Solid role-playing that doesn't bore or impress.
The storyline is your standard Pokemon fare. You're a Pokemon trainer who is on a quest to defeat each of the gym leaders and make it to the Elite Four. On your way you will battle your rival, catch Pokemon, and try to stop the evil deeds of Team Magma/Aqua.
The graphics aren't impressive, but they still look nice and are up to par with the GBA was capable of doing. There is plenty of visual variety, and the scenery is very colorful. The soundtrack is fairly good as well. Battle tunes are catchy, but the standard battle theme will eventually drive you crazy after your empteenth random encounter.
Your time in this game will be spent catching Pokemon, battling, exploring, and a doing a few sidequests on the side. A lot of the sidequests are completely optional, and they consist of things such as entering contests and catching optional legendary Pokemon. The contests are relatively fun and require a surprising amount of strategy. Catching the optional legendary Pokemon is no walk in the park either. Some of them are so difficult to get, in fact, that you might actually have to look up instructions on the internet in order to find a way to obtain them.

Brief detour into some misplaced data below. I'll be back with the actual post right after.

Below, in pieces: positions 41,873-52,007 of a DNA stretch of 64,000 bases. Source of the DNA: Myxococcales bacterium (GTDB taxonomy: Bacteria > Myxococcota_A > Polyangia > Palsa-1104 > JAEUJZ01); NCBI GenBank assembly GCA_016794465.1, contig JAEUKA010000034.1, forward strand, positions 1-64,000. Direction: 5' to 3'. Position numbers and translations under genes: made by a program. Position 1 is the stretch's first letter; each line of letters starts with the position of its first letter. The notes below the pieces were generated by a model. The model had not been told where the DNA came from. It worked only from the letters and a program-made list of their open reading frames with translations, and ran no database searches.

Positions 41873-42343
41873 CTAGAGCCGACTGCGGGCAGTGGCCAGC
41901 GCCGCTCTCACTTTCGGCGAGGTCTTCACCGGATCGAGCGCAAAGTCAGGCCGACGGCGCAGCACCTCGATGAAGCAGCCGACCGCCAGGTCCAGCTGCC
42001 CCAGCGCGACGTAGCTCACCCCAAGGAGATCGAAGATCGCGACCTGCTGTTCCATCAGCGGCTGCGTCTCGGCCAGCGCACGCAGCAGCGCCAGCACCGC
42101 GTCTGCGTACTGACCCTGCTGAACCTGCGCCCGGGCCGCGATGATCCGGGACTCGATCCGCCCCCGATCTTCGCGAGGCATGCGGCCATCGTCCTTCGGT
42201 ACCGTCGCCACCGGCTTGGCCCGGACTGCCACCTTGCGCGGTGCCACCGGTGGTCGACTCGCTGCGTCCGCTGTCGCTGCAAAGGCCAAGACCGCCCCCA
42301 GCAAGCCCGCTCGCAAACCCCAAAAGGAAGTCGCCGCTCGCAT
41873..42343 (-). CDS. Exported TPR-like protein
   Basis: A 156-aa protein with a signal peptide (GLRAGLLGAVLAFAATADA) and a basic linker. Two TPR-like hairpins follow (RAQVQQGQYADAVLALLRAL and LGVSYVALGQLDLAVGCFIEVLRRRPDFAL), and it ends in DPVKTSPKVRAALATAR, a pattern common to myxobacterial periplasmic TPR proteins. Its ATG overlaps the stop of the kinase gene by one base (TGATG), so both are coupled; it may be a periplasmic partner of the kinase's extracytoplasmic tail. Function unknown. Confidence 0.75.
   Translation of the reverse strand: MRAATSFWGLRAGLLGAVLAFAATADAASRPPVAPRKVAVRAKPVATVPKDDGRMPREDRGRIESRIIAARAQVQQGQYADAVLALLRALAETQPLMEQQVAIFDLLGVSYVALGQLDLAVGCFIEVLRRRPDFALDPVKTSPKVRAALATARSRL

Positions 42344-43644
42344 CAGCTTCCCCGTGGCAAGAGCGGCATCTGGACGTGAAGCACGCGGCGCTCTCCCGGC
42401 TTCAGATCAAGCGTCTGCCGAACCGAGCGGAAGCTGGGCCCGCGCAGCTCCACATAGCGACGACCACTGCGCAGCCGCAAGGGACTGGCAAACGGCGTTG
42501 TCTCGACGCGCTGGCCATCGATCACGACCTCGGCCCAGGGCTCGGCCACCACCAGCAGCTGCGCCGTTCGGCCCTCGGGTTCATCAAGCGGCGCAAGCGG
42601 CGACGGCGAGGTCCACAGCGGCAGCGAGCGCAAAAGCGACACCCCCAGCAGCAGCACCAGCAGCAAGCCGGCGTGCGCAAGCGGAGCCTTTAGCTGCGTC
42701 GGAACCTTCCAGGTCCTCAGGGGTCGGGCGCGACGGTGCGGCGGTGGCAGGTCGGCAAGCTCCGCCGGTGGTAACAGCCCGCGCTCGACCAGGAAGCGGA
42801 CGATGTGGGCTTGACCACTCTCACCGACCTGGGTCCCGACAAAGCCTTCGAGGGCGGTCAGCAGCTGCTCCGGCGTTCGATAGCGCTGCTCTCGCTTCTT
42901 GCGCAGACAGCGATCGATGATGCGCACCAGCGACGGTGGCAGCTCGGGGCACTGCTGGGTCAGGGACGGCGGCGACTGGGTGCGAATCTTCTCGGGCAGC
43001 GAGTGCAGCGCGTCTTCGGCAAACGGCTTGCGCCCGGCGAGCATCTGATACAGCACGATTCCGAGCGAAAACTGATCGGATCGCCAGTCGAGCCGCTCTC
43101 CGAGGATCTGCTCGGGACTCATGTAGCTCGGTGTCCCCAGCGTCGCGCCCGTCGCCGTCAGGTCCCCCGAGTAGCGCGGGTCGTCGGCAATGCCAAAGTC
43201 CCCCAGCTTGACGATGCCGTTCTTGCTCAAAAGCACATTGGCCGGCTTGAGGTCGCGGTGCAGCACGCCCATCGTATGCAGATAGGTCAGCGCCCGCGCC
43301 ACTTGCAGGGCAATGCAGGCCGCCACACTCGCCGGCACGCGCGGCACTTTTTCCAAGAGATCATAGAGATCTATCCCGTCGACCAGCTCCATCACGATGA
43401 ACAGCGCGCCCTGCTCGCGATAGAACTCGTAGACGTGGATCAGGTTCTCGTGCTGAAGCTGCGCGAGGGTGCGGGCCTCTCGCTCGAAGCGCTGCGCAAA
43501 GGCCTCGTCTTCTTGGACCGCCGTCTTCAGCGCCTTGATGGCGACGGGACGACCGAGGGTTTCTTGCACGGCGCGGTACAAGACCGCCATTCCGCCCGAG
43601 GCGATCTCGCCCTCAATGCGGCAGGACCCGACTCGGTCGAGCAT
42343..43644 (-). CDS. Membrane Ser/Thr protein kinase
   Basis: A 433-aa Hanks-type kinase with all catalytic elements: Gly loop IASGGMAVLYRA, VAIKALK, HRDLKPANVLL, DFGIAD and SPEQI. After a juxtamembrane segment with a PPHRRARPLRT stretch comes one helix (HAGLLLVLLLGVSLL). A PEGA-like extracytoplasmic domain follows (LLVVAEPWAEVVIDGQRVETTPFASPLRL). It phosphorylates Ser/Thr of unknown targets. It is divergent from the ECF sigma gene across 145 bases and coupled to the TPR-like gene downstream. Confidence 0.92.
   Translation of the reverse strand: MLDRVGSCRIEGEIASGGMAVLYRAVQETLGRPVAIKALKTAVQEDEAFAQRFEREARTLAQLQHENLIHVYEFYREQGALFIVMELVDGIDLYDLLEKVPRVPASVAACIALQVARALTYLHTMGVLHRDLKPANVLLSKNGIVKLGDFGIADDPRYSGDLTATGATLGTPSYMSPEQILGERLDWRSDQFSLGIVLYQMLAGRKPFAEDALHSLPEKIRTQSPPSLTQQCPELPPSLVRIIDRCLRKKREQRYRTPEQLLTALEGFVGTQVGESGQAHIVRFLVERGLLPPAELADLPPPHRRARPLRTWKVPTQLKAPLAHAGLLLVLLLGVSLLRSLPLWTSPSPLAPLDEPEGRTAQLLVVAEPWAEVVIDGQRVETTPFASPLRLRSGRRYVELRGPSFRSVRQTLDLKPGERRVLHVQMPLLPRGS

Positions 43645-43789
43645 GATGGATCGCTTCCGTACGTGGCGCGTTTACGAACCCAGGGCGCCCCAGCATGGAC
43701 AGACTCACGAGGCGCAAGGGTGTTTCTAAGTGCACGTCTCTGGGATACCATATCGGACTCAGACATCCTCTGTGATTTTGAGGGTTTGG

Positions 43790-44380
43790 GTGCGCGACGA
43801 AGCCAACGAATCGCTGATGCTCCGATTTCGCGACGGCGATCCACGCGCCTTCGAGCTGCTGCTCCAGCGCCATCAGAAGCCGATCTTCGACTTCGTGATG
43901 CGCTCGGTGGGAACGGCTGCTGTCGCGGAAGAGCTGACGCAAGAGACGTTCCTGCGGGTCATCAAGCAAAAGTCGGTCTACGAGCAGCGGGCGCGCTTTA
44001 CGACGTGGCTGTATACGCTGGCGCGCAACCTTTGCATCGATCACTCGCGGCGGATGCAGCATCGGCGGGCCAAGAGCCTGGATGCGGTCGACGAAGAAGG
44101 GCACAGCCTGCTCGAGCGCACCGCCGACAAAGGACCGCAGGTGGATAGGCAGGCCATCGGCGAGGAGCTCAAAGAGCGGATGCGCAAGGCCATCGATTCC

Battling is, once again, your standard Pokemon fare. It's turn-based, but it requires a bit of strategy. Making sure that you know the types of the Pokemon you're battling is imperative because you need to know their weakness in order to take them out as quickly as possible. Gym battles are among the most challenging parts of the game, and you have to make sure your party of Pokemon is evened out properly and has sufficient attacks. If your party is inadequate, then you're going to have difficulty beating the gym leaders. Once you figure out the weaknesses of the Pokemon, battles become easy because you can spam attacks and whipe out enemies quickly. This isn't the case for all battles, though, because the people you battle will occasionally have a variety of Pokemon, but that doesn't happen all that often. Standard battles can get quite repititive after a while because Pokemon trainers tend to have Pokemon that are identical to the ones owned by other trainers in a certain area, and some trainers own more than one of the same Pokemon. The random encounter rate while exploring certain areas is also moderately high, so you can expect to get tired of battling after a while.
Exploration is somewhat linear, but it's completely forgivable becuase it's not what Pokemon games are all about. It's still fun, though, and there a lot of fun locations that you'll be visiting throughout the duration of your quest. The towns are the best part of exploration, and taking a stroll through the cities and conversing with locals is always fun.
Overall, Pokemon Ruby/Sapphire/Emerald is a very solid, lengthy, and addictive RPG that may not impress you in any way, but it's still a very fun experience that all Pokemon fans should play. If you're new to the Pokemon series, this isn't a bad place to start. This was my first Pokemon game, and it's still my favorite.